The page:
There's plenty of life in the old Metro yet...

Bargains abound when buying a used Metro, but watch out for driving- school cast-offs, says James Ruppert
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Indy Lifestyle Online
Easy to park, easy to drive, economical and cheap to repair. That's the profile of the perfect driving-school car. It is also a pretty convincing list of reasons to invest in a secondhand Metro. Just don't combine the two and get lumbered with an ex L-plate model that is close to collapse. Yet anyone who learnt to drive in a Metro will know just how friendly these little cars are.

That puts the Metro at the top of the shopping list for first-time owners and second car buyers who need no-thrills, cost-effective transport. With mpg in the forties, insurance premiums at laughably low levels and a plentiful supply of parts it is difficult to go wrong with this car.

Launched with a patriotic fanfare in 1980, the Metro was essentially the old Mini sporting a bigger overcoat. The hatchback body made all the difference in terms of practicality, but it could never, as was intended, replace the lovable Mini. These early versions now seem quite crude, but are useful and the engines unburstable.

Although the ancient running gear is noisy, for A to B excursions an early Metro for only a few hundred pounds won't disappoint. Go for the larger 1.3 engine in HLE/Mayfair trim that is comfy and well equipped. From 1985 five doors made the Metro even more practical and proper family runaround. An important date, however, is 1988 when the range was revamped and build quality improved. Expect to pay around £2,000 for a tidy 1.3 Clubman.

The best Metros are rebadged Rover models from 1990 onward. Out went the old engines, replaced by more flexible units with five-speed gearboxes. At last the Metro could comfortably leave the confines of town with confidence. The fit and finish of these cars is very good, combined with a big car feel and sophistication you won't get with the usual Euro hatches. The 1.4 engine in S trim offers the best combination and prices start at £3,500. When it comes to performance steer clear of the old MG versions, especially the Turbo. Opt for the later GTa. But bear in mind that all Metros are fun to drive and the big insurance premium for a GTi 16-valve is seldom worth the bother.

The twin enemies of the older Metros have been rust and British Leyland build quality. Look for rust on the sills, inside the engine bay on the wings, and lift carpets to examine the floors. Mechanically the old Metros are tough, with slight oil leaks and noisy gearboxes being common, but hardly fatal, faults. Blue smoke from the exhaust and thumping from the lower part of the engine indicates serious wear and neglect. The Hydragas suspension can leak, causing the car to list. Listen out for clicks from the front wheels when on full lock pointing to shot CV joints. Remember, everything can be cheaply replaced, so use faults as a bargaining tool and get estimates for repairs.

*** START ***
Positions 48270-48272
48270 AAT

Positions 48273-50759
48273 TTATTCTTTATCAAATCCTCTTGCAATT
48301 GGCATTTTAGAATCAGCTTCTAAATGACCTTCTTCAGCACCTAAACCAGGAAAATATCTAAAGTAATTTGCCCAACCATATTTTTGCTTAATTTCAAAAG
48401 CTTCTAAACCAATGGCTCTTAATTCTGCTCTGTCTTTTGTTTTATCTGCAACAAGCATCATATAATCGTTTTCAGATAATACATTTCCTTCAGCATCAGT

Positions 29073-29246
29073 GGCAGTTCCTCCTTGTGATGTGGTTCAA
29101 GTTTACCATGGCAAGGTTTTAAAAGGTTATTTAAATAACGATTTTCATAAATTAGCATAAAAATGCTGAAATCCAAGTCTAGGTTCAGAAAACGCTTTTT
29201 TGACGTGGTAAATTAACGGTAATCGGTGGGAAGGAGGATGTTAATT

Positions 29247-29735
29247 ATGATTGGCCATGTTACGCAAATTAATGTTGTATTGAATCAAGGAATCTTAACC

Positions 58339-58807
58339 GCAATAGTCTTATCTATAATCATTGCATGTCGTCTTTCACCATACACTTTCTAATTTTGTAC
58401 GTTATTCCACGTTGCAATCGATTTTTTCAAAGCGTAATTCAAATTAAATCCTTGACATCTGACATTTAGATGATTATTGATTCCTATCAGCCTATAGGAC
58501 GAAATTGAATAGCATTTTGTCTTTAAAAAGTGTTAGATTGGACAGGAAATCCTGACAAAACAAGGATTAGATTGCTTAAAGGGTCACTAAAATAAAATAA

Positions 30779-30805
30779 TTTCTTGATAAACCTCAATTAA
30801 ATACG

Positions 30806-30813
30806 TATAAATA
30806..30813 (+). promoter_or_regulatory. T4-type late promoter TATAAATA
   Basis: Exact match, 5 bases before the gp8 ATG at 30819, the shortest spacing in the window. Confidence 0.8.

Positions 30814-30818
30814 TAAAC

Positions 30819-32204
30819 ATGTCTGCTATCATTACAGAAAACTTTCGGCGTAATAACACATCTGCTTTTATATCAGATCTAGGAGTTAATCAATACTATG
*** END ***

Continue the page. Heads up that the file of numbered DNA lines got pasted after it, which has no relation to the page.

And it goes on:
By contrast, recent Rover Metros are virtually flawless, but ensure that the car has a full service history. I dipped my toes in the water at the murkiest Metro level with the sole intention of finding the cheapest example possible. That meant investing in the local Loot free-ads paper. In a village just outside Cambridge was a 1.0 litre W-registered car for only £100.

Amazingly there was three months' MOT and one month's tax. It was legal, although the seller admitted it needed some work. Serious prodding revealed a fairly rotten rear subframe that would need replacing; several other areas needed attention. The front seats were well worn which indicated a hard and possibly professional former life involving L plates. However, the seller was prepared to drop to double figures, £75, to clear it off his drive.

I then telephoned the legions of Metro specialists to track down parts. Metro Mania in Dagenham, Essex, had just about everything that was needed, while Specialised Automotive Services had a new subframe for £49 that it would fit at my home. I calculated that this Metro could be legally mobile for around £200. Alternatively, there were some other Metros in the paper that promised a year's MOT and trouble-free motoring for around £500. That's the great thing about Metros, there are always plenty to choose from in the bargain basement.

Hike your buying budget up a little further and the Bucks Mini Centre has a number of enticing propositions. What it will do is build you a brand new Metro to your own specification. It had three old Metros in stock, the most recent being an A-reg example which Doug said he could "make into something really special for about £1,500". I could pick the colour, interior, engine size and Bucks Minis would do all the hard work. I was very tempted.

If I did not fancy concocting a Metro of my own then there was always the standard sporty Metro GTa. The Octagon used car centre in Aldershot had a 1989 example that had been slashed from £3,795 to £2,995 in new- year promotion. A smart car, the centre bent over backwards to make it even more attractive at a financed £63.39 per month.

But, money aside, the safest Metro buy will be at a Rover dealer. SMC, with three large sites in west London, also had a sale on. A low-miles (6,000) '93 Si automatic, the ultimate town car, tipped the scales at £6,995. Cheapest of the Rover Metros on offer were some '93 1.1 s at £4,995. All immaculate, warranted and ready to drive home. Mind you, I was still considering the miser's Metro back in Cambridge, until I found out how chequered its earlier career had been. Guess what its original owner had been. That's right, driving instructor.

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